Staying true to previous concerts, the show relied on masterful lighting effects and no special apparatuses typically seen with similar stage layouts. While the band’s new album strays away from the group’s folk-like beginnings, the evening’s show was careful to balance both styles with favourites new and old.
Canadian singer/songwriter Cassidy Mackenzie just released her debut EP, One Look, last week and took some time to share her experience with us in a full interview for MusicOverload. The EP, which is produced and co-written by Ryan Stewart, showcases two talented musicians collaborating to produce some wonderful music.
1) MusicOverload - Tell us about the journey and the long process that people typically don’t know about EP recording and releasing means.
Cassidy Mackenzie – You know, you are right. It is a long process; indeed, I have been surrounded by music since I was 4 years old. I have been taking music lessons and improving my skills for practically my whole life. I moved to Nashville to study even more, and our lessons are related to songwriting, performing, and music business. When I met Ryan, everything was very natural, I told him I had some material that wanted to share with him, and after a couple of days, we decided to work together in the lyrics, music and of course in the recording of this EP. I visited him in Vancouver then to record and mix everything, and the result is there.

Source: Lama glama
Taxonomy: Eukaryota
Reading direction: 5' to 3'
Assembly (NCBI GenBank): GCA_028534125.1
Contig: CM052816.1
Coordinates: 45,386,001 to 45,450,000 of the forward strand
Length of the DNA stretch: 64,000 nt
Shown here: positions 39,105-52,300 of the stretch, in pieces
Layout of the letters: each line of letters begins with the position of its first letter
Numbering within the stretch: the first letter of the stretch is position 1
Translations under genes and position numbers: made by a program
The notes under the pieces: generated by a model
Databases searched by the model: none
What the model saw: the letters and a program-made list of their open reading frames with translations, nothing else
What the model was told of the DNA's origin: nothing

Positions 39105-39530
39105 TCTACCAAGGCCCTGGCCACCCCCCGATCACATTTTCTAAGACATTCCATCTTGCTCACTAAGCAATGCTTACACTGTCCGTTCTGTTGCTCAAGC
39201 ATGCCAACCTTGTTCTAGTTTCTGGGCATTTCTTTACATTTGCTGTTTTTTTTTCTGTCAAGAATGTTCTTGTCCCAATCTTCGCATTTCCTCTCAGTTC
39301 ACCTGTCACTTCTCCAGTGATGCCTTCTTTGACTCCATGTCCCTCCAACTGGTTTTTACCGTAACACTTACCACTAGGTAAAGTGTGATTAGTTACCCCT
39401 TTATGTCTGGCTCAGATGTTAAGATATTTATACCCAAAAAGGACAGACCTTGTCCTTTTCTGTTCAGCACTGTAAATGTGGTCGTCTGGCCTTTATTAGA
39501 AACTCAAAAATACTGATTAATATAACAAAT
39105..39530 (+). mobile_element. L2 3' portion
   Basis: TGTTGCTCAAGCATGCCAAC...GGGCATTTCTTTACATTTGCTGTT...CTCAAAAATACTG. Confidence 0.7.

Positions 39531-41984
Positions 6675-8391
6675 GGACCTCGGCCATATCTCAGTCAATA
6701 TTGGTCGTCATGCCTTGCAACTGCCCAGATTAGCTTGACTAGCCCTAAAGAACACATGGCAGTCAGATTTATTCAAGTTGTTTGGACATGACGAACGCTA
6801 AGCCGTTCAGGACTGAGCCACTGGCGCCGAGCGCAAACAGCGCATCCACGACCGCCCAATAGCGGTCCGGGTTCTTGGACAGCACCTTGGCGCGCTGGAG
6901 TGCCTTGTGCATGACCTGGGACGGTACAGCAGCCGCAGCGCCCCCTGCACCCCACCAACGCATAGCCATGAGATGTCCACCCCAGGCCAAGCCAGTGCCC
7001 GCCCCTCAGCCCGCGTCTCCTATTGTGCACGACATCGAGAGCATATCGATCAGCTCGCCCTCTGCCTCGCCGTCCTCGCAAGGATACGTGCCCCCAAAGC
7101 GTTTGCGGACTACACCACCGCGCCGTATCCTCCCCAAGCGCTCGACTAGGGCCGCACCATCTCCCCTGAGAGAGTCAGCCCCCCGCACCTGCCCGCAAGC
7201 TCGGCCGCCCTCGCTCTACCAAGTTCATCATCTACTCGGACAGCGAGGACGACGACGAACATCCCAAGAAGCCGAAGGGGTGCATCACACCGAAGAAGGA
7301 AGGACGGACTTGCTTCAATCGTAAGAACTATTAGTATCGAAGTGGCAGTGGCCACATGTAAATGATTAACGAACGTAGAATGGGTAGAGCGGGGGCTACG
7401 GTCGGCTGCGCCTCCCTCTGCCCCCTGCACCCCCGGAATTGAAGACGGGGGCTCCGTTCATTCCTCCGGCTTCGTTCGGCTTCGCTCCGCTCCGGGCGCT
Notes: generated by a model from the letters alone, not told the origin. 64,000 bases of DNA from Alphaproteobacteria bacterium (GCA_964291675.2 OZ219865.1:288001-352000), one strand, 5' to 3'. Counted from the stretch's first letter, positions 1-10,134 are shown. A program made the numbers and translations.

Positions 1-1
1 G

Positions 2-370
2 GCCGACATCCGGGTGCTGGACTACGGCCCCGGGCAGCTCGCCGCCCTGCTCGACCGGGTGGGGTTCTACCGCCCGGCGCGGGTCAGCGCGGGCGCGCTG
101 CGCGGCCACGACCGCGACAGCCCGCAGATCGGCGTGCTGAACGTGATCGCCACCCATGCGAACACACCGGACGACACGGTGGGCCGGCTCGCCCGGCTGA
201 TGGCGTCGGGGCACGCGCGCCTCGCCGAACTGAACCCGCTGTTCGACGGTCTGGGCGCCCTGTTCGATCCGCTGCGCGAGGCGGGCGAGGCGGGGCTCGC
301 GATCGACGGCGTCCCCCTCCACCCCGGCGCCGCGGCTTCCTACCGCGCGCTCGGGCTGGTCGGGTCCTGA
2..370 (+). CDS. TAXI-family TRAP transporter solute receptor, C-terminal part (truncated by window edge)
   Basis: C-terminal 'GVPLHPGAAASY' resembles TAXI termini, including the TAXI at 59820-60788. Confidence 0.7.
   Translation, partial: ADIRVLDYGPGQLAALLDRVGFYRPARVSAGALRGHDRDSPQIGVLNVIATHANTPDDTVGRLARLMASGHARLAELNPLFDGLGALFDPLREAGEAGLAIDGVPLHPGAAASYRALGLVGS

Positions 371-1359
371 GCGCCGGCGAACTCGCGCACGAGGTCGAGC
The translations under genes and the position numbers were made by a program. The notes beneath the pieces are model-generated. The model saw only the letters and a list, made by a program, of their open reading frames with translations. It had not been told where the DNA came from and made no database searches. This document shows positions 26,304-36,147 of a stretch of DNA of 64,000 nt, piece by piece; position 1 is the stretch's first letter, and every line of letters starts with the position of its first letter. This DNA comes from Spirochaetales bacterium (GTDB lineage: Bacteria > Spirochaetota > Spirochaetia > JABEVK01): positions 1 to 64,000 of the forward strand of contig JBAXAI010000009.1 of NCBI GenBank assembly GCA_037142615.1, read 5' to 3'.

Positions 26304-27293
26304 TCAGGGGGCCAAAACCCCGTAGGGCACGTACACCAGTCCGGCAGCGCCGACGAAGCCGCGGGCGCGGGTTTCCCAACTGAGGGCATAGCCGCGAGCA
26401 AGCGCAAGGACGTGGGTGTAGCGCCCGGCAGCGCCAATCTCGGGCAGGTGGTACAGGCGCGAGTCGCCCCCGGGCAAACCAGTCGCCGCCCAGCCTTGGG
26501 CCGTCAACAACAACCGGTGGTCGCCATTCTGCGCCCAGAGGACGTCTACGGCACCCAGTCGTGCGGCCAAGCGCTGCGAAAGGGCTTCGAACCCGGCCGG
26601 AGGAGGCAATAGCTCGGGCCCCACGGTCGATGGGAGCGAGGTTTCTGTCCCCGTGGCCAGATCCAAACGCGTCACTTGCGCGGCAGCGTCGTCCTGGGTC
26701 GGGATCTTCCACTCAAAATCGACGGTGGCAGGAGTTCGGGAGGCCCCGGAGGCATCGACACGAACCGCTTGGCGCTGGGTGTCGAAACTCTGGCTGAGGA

2) MO - Now that you mention Ryan, I see that he is an essential part of the process. What is the most important thing you learned from him?
CM – He has been an enormous influence. Working with him is fantastic. I learned from his attention to detail and how he already had the whole idea in his mind before sitting down to work on it. After recording the first take of the song, he began working immediately on the other tracks, he added de bass line. His influence is all over the place in these songs.
3) MO – Tell us more about your own influence, what are you listening to in your Spotify account?
CM – So many different things but mainly The 1975, L Devine, Lauv, Charlotte Lawrence.
4) MO – Why would you tell our readers they really need to listen to your work and go to your show?
CM – I can tell you that I love the songs because of the passion that they contain, all the soul that we poured into them, I think that the music is very authentic but mainly because they are fun and wild to listen.
5) MO - Can you share with us a down-to-earth goal and a crazy out-of-this-world goal?
CM- (laughs and thinks) mmmm first. I want to keep collaborating with people, continue recording and come up with a tour. As a crazy goal, I want to come up with an immersive concert show experience. Something no one has ever done before lol. That would be great!
Thank you, Cassidy, for sharing this time with us.
Don’t forget to follow Cassidy Mackenzie and listen to her brand new song called Wish!